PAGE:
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The Great Western Sugar Company, c. 1904
The Great Western Sugar Company, c. 1904

Sugar Beet Factory

The erection of this factory is a standing tribute to the enterprise foresight and grit of the merchants and businessmen of Fort Collins. The plant was originated by prominent citizens who had sufficient confidence in the stability and prosperity of the city, that in 1901, after due deliberation and many meetings they resolved to construct this important and highly successful establishment. The factory cost over $1,200,000 and is provided with the most improved machinery, and in the opinion of those competent to judge, is declared to be one of the best equipped sugar factories in the United States. The incentive thus given to farmers to raise sugar beets has had the most gratifying results. It has been clearly demonstrated that the soil is favorable to such cultivation, and not only so, but the soil yields a larger tonnage per acre as compared with that produced in other parts of the country; also the sugar is of superior quality to that of any other beet raising district. The factory operates for three months in the year; has a capacity of 1,200 tons per day; a monthly pay roll of $30,000; gives employment to about 600 men; and is the cause of distributing nearly one-half million dollars to farmers for beets. During the working season it is no unusual thing to have delivered at the factory about 1,000 tons of beets in wagon loads, and about 25,000 tons in car loads. Last year the factory made over 18,000,000 pounds of sugar and operated day and night. Its employees received not only the highest standard wages, but are treated with the utmost consideration as regards personal comforts, etc.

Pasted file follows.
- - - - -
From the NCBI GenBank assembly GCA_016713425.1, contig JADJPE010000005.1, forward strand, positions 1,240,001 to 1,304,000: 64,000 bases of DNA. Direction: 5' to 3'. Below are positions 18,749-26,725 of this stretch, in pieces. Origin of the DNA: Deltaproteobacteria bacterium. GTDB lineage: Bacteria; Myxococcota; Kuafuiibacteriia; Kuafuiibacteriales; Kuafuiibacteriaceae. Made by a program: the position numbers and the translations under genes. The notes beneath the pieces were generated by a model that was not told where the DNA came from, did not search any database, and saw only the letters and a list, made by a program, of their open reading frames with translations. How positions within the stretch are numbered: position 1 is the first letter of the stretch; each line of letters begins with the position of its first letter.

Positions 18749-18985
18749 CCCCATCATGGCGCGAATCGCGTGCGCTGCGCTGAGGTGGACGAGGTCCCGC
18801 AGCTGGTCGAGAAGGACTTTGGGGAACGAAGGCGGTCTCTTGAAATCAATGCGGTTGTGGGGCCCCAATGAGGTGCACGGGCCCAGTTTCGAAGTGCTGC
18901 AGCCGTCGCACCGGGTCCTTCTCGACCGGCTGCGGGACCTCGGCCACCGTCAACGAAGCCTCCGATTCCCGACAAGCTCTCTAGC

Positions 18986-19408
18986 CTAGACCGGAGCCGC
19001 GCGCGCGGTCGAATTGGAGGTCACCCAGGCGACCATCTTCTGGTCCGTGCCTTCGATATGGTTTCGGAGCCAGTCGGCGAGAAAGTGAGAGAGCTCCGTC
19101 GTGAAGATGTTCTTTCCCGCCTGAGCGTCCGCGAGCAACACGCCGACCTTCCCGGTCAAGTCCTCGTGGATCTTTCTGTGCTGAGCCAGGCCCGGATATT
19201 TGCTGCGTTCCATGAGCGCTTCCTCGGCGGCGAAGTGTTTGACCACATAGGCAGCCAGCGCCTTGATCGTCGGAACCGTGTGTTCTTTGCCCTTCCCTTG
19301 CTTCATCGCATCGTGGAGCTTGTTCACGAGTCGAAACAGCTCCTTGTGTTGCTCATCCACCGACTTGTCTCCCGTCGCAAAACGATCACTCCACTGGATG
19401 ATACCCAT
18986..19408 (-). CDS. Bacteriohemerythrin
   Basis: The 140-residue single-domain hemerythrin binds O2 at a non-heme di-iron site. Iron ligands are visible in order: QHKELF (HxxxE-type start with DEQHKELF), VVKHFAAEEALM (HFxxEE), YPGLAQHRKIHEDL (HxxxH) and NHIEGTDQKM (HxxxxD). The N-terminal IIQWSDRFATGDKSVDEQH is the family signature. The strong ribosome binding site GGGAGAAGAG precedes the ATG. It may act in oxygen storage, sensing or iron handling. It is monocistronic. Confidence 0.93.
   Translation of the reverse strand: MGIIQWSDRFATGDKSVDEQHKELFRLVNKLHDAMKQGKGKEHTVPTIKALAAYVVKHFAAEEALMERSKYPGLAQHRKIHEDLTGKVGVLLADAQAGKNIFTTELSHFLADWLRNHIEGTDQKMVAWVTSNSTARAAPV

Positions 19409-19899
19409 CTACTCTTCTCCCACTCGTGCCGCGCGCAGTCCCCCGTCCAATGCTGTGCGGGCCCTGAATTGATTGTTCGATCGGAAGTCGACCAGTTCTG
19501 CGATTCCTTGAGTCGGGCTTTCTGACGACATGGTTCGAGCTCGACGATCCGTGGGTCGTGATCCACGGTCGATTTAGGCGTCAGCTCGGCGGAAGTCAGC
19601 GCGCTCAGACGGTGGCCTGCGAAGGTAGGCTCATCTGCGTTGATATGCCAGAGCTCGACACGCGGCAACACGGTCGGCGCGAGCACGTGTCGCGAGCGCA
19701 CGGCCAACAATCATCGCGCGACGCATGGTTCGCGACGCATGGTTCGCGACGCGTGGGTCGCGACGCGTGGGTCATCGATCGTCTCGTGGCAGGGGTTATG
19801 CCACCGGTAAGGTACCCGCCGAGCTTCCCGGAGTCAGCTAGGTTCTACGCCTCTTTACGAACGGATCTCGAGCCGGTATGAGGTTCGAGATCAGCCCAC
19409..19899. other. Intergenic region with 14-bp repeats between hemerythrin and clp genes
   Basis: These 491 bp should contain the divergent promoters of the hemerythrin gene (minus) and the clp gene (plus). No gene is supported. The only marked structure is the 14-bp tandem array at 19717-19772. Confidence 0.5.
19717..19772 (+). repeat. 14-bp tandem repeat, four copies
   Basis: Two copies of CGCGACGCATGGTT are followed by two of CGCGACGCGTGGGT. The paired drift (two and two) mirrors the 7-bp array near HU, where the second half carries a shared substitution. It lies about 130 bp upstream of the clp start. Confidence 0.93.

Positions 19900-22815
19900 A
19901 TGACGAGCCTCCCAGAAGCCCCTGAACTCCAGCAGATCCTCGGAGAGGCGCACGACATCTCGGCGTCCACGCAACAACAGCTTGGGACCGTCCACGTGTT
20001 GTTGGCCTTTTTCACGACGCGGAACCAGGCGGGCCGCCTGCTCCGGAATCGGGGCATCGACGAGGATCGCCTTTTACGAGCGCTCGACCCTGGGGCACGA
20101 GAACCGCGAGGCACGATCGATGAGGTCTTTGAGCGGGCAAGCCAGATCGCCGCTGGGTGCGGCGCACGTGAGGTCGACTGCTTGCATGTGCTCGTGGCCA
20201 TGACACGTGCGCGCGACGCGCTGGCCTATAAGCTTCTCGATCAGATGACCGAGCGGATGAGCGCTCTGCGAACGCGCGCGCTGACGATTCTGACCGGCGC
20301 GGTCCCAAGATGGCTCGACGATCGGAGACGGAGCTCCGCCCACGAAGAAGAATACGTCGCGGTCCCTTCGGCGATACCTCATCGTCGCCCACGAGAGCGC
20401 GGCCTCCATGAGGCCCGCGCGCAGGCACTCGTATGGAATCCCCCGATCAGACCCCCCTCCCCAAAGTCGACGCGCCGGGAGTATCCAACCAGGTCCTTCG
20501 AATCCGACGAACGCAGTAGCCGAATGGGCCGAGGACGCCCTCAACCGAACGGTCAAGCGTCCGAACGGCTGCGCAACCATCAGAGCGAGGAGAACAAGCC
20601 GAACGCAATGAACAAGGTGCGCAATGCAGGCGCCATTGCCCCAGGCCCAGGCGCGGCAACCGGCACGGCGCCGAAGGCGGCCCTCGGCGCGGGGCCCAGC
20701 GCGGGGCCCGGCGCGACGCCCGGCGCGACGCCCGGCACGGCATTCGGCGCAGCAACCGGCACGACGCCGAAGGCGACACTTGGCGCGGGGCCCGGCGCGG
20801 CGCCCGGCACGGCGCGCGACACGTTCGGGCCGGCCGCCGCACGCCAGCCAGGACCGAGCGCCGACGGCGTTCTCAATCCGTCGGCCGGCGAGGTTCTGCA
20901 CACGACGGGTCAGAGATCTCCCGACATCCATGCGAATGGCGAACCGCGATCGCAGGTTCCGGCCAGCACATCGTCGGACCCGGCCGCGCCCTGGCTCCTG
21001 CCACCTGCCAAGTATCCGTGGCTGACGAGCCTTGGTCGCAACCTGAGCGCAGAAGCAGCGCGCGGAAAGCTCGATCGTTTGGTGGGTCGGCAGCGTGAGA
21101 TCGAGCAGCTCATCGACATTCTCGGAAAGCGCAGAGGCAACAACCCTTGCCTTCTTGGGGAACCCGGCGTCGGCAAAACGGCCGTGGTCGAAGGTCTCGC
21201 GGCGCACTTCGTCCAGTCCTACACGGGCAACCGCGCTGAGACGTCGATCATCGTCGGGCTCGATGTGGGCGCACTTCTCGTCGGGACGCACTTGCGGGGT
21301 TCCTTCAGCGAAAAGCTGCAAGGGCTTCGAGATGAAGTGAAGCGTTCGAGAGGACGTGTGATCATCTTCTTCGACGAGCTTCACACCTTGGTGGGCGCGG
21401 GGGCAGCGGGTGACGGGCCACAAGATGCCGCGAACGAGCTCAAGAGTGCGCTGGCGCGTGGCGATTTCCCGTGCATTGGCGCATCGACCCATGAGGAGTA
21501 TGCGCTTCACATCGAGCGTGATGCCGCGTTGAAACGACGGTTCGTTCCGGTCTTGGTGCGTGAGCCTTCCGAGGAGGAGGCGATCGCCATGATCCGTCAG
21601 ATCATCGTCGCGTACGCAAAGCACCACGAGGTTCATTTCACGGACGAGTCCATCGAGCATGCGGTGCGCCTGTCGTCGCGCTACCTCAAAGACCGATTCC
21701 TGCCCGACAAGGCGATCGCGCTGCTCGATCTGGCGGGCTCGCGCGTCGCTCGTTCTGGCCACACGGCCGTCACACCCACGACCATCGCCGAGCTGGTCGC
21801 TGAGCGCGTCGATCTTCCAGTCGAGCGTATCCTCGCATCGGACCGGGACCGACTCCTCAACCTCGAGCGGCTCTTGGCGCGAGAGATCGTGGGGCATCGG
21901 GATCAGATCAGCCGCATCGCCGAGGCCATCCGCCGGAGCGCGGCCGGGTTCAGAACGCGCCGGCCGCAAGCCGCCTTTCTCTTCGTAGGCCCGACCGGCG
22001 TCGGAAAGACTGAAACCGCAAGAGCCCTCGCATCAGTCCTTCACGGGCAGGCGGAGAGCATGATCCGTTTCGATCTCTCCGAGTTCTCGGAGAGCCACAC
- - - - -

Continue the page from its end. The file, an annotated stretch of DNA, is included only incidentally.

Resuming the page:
The success of the enterprise has been beyond expectations and has materially contributed to the growth of the city, the prosperity of its citizens, and has proved an invaluable blessing to the farmers, who have not only been encouraged to raise more profitable crops but have at the same time derived from the sugar pulp a valuable commodity, which, combined with alfalfa, has proven to be a source of profit in feeding stock, such as sheep and cattle.
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